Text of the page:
How to Tell a Buyer About that Elusive "Quiet Time" Between Pending and Closing

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do not disturb your real estate parties during the transaction

How to Tell a Buyer About that Elusive "Quiet Time" Between Pending and Closing

You know the quiet time I mean, right? That time after the inspection has been satisfied and escrow calls for signing? That time that can last anywhere from a week to a month? Maybe more depending on the transaction.

If you're like me, you have had those clients that call every day or two to find out what's going on now. Those clients that can't stand to be kept in the dark for more than 5 minutes. This is especially true when we're talking first time buyers or sellers. If they have never been through the process or if it's been a while, you might get those calls every day with some random question about the deal.

But that quiet time just after the inspection can be the toughest. There is typically about 2 weeks or so after that final contingency is satisfied and this is the time where most parties involved start busting their butts to get the deal closed on time.

Unfortunately for the buyer this is a "hurry up and wait" game. The buyer doesn't have much to do other than pack and pull together any last minute documents for escrow. This is the time they start to get nervous, apprehensive and just down right annoying sometimes!

This is where I get proactive and tell them ahead of time: "After the inspection, there will be a short quiet time where you may not hear from the involved parties. This is a time where everyone is now doing their job. You have escrow pulling together papers for signing, lenders are finalizing loan documents, title is the quiet time between inspection and closingfinishing up checking on the property and sellers are packing."

"It's ok if you don't hear from us in a few days as we need to let everyone do their job so everything can close on time."

This seems to alleviate much of the anxiety that buyers sense during a quiet time. Quiet can't mean good in some minds and so I tried to soften this experience by letting them know I would keep them updated on all I knew.

This didn't mean I would bug the lender, escrow and listing agent to no end, but that I would keep tabs on the deal and make sure everything was running smoothly. I would contact the buyer and let them know I am on top of it. Even a simple email to let them know I hadn't forgot about them seemed to help.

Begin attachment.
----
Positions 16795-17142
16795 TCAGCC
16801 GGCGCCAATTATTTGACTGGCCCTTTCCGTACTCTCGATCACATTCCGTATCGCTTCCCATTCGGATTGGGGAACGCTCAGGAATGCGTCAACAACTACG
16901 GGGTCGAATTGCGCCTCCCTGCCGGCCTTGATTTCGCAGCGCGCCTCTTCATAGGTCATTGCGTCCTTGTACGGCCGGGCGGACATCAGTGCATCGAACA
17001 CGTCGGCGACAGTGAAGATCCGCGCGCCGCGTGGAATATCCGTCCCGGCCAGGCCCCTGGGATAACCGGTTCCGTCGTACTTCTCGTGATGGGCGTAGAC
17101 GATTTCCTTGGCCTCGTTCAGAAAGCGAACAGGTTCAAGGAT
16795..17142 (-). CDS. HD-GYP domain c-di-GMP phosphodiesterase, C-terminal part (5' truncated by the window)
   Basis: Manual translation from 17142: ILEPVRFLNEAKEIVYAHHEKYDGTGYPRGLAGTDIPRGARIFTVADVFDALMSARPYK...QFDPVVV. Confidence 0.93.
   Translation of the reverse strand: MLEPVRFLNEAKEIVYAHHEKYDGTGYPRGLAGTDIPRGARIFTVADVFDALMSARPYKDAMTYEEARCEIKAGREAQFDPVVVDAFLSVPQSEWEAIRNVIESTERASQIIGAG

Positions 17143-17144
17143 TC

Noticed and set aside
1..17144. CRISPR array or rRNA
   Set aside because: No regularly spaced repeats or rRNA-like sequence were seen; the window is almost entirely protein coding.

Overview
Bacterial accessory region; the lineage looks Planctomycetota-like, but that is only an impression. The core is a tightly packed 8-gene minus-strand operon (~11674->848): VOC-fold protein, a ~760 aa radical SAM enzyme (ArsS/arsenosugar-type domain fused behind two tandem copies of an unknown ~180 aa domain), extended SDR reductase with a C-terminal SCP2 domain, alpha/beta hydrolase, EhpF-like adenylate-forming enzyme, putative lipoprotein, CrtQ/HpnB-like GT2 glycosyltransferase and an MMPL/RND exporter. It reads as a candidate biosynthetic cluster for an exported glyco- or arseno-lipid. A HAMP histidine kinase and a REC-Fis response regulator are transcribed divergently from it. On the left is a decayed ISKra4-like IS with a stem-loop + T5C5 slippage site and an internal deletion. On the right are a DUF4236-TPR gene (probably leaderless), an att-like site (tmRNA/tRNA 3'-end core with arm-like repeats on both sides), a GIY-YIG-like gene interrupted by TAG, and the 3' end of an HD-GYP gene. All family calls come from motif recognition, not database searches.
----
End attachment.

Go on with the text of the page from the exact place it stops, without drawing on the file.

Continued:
Have you had to deal with this "quiet time"? How have you handled it?

 

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ActiveRain and SEOTammy Emineth is an expert in custom content and original articles for blogs, website, press releases and more. Contact me anytime and feel free to subscribe to this blog to stay up to date on my latest blogs and informative information. Email me or contact me for Real Estate Website Marketing and SEO Content Writing.

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Rainmaker
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Margaret Goss
Baird & Warner Real Estate - Winnetka, IL
Chicago's North Shore & Winnetka Real Estate

"Quiet Time" is a good way of putting it.  I don't have too many first time buyers, but when I do, I'll remember this post and explain what's going on in the background so they don't feel abandoned.

Dec 27, 2010 07:27 AM #1
Rainmaker
487,716
Karen Feltman
Cedar Rapids/Iowa City, IA Lepic-Kroeger REALTORS - Cedar Rapids, IA
Relocation Specialist

I agree that explaining the process is crucial to alleviating their anxieties.  In this time period, no news is in fact good news!  Great points and discussion.

Dec 27, 2010 07:47 AM #2
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Tammy Emineth
Personal SEO - Website SEO and Real Estate Marketing - Marysville, WA
Content Marketer, SEO Teacher, Website Fixer

Thanks Margaret,  I'm glad it was helpful!

No news is usually good news but man did I have some buyers that thought the world was going to crash if they didnt' get a staus report every hour on the hour! HA... thanks for the comment Karen.

Dec 27, 2010 08:46 AM #3
Rainmaker
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Dawn A Fabiszak
Private Label Realty ( Denver metro area, Colorado - Aurora, CO
The Dawn of a New Real Estate Experience!

Tammy ~ that is a great way of explaining that period of time.  I usually try to pass along information about making sure they forward their mail, schedule for utilities to be turned on, make sure to notify credit cards and bills of their new address.  This way they have something to occupy their time.

Dec 27, 2010 10:23 AM #4
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